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Group No.

3

 Muhammad Iqrash Awan BT-08-06
 Mehreen Fatima BT-08-24
 Kashif Ahsan BT-08-43
 Sohaib Ehsan BT-08-63
Contents

 What is Drama?
 Origin of Drama
 Greek Drama
 Roman Drama
 Fall of Rome
 The Death of Drama
 The Rebirth of Drama
Contents

 Medieval Drama
 Late Medieval Drama
 Renaissance Drama
 Modern Drama
 Present Time
 Conclusion
What is a Drama?

 Drama is a literary composition, which is
performed by professional actors on
stage (or theatre), before an audience.
 It involves conflicts, actions and a
particular theme.
 Eye-catching make up, facial expressions
and body language of the artists are
prominent features.
Origin of Drama

 Western drama originated in Greece
around 500 B.C.
 Ancient Greek drama consists of three
kinds of plays:
 Tragedy
 Comedy
 Satyr plays
Ancient Greek Drama

 The first tragedies are said to have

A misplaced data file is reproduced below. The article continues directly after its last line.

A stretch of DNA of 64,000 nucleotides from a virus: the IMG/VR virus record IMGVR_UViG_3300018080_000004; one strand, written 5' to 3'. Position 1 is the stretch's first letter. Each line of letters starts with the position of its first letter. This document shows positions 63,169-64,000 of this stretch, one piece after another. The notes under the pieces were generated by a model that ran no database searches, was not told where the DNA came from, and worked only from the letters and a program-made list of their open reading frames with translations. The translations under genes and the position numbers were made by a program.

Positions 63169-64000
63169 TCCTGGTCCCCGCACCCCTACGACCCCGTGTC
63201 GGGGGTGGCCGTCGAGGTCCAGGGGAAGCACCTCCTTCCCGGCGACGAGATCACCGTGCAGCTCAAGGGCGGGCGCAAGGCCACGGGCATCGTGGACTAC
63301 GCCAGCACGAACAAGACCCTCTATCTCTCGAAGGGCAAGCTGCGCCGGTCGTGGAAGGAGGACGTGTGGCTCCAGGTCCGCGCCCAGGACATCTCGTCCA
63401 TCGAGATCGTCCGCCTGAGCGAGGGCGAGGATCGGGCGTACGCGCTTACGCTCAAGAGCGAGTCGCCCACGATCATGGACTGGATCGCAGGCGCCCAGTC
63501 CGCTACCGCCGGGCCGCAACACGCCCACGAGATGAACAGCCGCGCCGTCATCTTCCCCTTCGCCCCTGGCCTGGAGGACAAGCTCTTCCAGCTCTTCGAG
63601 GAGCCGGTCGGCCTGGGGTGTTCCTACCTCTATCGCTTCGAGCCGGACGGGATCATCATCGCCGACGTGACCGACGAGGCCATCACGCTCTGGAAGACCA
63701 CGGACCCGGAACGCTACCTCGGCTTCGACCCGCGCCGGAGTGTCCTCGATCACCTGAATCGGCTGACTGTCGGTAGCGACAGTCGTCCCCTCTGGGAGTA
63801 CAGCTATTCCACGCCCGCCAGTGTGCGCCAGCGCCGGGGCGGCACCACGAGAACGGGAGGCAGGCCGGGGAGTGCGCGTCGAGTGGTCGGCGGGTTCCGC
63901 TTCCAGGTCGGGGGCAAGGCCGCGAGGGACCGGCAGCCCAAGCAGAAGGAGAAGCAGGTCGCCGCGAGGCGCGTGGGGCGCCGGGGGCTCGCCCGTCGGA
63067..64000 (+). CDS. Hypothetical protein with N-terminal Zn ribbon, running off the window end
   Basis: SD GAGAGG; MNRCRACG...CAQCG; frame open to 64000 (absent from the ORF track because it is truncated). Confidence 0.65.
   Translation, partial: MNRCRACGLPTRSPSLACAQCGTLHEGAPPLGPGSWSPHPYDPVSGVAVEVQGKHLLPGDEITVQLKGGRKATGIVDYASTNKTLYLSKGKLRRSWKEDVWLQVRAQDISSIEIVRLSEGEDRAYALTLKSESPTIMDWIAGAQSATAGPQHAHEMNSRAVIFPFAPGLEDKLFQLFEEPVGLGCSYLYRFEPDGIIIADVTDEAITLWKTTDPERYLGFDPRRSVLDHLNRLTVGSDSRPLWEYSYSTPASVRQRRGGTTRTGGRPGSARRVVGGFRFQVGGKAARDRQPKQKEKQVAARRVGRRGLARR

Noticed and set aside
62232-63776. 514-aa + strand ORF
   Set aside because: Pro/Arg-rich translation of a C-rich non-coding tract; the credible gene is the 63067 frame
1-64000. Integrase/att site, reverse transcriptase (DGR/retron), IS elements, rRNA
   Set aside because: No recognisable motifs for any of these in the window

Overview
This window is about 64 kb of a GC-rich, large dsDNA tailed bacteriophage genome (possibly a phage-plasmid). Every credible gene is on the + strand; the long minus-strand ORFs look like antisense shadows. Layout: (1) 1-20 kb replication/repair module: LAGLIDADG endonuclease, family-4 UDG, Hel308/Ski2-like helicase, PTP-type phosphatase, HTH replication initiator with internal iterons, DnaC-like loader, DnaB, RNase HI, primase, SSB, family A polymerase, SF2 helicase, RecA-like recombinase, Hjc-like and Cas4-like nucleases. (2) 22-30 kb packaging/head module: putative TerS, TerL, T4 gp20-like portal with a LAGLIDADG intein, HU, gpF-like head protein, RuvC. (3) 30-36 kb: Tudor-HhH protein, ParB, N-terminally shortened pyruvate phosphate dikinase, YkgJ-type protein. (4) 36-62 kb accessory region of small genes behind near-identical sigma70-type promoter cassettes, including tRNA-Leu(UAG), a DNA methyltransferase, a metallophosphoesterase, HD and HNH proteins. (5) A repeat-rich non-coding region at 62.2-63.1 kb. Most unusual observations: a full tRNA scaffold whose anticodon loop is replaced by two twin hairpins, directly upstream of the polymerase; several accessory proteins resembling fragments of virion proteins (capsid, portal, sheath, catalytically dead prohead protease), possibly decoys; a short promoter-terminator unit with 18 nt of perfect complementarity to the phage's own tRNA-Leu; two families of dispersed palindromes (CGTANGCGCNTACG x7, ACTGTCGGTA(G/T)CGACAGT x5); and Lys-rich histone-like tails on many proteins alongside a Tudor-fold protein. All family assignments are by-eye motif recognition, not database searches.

been performed in 534 B.C. at the
festival of Dionysus in Athens
 Satyr-dramas were added in 501 B.C.
 Comedies were first officially
produced in Athens in 486 B.C.
Ancient Greek Drama

 Greek drama flourished in Athens
through 500 B.C. to 300 B.C.
 Athens appears to have been the
primary locus of dramatic activity in
classical Greece.
 Comedies were also performed from
the beginning of the fifth century B.C.
onward in Sicily.
Ancient Greek Drama

 The earliest dramas were designed to
worship gods and goddesses.
 Masks were used to represent
characters, high-soled boots were
worn to add height.
 Antigone, Oedipus Rex and Medea are
among the famous plays written
during this time.
Roman Drama

 Roman drama refers to any dramatic
form—tragedy, comedy, farce, mime,
and pantomime—composed in the Latin
language.
 Latin was used by the inhabitants of the
city of Rome and eventually became the
administrative language of the Roman
Republic (509–30 B.C.) and the Roman
Empire (30 B.C.–476 A.D.).
Roman Drama

 The Romans witnessed the first form
of dramatic performance in Rome in
364 B.C.
 The people of Tuscany staged the
performance in order to help the
Romans avert a plague.
 They performed some form of dance
accompanied by flute music.
Roman Drama

 The first official dramatic performance
was performed in Rome in 240 B.C.
 Livius Andronicus stage a tragedy and a
comedy at the ludi Romani (Roman
games).
 Livius Andronicus was a Greek slave.
 It is unclear whether his performances
were translations or adaptations of Greek
dramas.